Omar Fakhoury (1895-1946), a Lebanese intellectual and literary critic, published an article inal-Tariq in 1943 arguing for the Soviet Union as “the cornerstone for building a new world…for building a new humanity.” That entire March issue of al-Tariq, a journal established as the mouthpiece of the League Against Nazism and Fascism in Syria and Lebanon in 1941, was dedicated to the anniversary of the Red Army. Boasting a portrait of Joseph Stalin at the front page, the issue featured a range of articles from intellectuals within the League and the circles of the Communist Party of Syria and Lebanon praising the prowess of the Red Army and enumerating Soviet society’s advancements in medicine, social and economic development, literature, and military power.
For a generation of Arab leftist intellectuals active during the interwar years and particularly during World War Two, the Soviet Union represented a ‘miraculous’ case of modernization, a success story of a country that managed to rapidly modernize and even exceed the levels of development of western nations. Its trajectory since 1917 represented a model for progress achieved through socialism and internationalism. Standing firmly against western colonialism, and steadily against the Nazi war machine, the Soviet Union became the model for a modern Arab future. The Soviet Union as ‘future’ was not only a temporal construct as much as it was a spatial framework through which Arab intellectuals shifted modernization discourses of the Nahda from west-east dimensions to east-east imaginaries.
Sana Tannoury-Karam is a writer and a historian of the modern Middle East, with a special focus on the cultural and intellectual history of the left in Lebanon during the Mandate period. She also writes on the subjects of memory, exile, and belonging. Tannoury-Karam is currently a EUME fellow at the Forum Transregionale Studien, Berlin (2020/2023). She was most recently a Visiting Fellow at the Center for Lebanese Studies, University of Cambridge (2022), an Early Career Fellow at the Arab Council for the Social Sciences (2019/2020) and a post-doctoral fellow at Rice University (2018/2019). Tannoury-Karam’s work has appeared in a range of publications, including her most recent co-edited volume, The League Against Imperialism: Lives and Afterlives (Leiden University Press, 2020). Tannoury-Karam is an Assistant Professor of Modern Middle East History at the Lebanese American University in Beirut.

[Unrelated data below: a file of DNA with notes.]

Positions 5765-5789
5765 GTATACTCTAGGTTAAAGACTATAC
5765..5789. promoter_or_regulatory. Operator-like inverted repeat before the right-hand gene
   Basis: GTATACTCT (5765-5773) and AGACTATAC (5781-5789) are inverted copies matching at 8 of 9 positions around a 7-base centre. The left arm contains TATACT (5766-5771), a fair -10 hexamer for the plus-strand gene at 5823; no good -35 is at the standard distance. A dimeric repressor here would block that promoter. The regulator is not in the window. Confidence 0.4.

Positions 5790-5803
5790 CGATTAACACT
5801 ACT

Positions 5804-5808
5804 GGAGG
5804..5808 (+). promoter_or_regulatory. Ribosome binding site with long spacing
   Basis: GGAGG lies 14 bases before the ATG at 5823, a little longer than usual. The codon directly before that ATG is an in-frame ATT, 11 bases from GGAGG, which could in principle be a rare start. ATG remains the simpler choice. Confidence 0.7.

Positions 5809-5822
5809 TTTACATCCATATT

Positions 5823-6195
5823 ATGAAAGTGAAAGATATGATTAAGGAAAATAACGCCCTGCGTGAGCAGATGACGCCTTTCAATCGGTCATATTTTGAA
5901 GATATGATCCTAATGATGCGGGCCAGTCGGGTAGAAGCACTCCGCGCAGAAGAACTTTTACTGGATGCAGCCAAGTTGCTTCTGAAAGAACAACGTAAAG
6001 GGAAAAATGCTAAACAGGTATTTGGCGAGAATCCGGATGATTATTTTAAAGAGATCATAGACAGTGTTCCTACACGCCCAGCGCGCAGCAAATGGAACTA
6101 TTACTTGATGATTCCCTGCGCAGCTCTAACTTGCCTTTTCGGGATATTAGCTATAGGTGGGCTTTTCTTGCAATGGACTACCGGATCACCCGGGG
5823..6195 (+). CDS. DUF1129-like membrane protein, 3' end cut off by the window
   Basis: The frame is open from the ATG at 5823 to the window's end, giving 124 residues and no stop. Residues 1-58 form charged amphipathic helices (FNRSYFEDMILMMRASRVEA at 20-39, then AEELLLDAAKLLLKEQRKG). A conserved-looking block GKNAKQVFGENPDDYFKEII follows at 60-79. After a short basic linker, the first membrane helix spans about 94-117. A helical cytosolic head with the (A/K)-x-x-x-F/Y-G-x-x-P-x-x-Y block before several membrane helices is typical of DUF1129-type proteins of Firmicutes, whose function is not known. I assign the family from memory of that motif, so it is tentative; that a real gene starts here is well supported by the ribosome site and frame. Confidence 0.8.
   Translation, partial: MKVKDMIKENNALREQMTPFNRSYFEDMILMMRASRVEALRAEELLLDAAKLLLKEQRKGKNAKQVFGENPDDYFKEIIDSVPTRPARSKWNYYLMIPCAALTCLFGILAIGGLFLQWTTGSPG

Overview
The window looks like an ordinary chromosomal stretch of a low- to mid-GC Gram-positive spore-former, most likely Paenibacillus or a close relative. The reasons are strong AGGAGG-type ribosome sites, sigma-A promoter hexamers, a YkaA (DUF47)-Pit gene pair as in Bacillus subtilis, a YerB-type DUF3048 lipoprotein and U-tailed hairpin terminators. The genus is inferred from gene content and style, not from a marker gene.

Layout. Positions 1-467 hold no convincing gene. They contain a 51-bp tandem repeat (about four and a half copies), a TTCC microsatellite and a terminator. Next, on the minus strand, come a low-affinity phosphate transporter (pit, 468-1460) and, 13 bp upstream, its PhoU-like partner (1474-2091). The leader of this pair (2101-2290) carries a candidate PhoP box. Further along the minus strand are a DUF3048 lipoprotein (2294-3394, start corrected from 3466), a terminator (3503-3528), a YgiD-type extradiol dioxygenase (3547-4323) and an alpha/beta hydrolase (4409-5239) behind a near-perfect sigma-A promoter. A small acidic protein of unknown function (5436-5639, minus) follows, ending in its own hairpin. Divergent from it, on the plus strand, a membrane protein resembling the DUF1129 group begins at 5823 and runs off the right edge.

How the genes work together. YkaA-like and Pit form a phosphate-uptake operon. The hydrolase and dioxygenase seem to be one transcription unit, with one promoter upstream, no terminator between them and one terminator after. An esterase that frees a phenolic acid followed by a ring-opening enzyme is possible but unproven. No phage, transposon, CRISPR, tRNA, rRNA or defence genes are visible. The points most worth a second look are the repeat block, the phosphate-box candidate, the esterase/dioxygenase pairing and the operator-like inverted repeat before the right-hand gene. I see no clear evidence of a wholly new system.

Oraib Toukan is an artist and scholar. She holds a PhD in Fine Arts from the University of Oxford, Ruskin School of Art. Until 2015 she was head of the Arts Division and the Media Studies program at Bard College, Al Quds University. Exhibition venues include KW Berlin, Akademie der Künste Berlin, Istanbul Biennale, Mori Art Museum, Asia Pacific Triennial, Sommerakademie Paul Klee, CCA Glasgow, Heidelberger Kunstverein Biennale für aktuelle Fotografie, Kyiv Biennial, among others. Toukan is author of the book Sundry Modernism (Sternberg Press, 2017), and the essay-films Via Dolorosa (2021), The Offing (2021), When Things Occur (2016) among others. She is currently a EUME fellow at at the Forum Transregionale Studien, Berlin (2022-2023) and an SNF fellow from 2021-2022.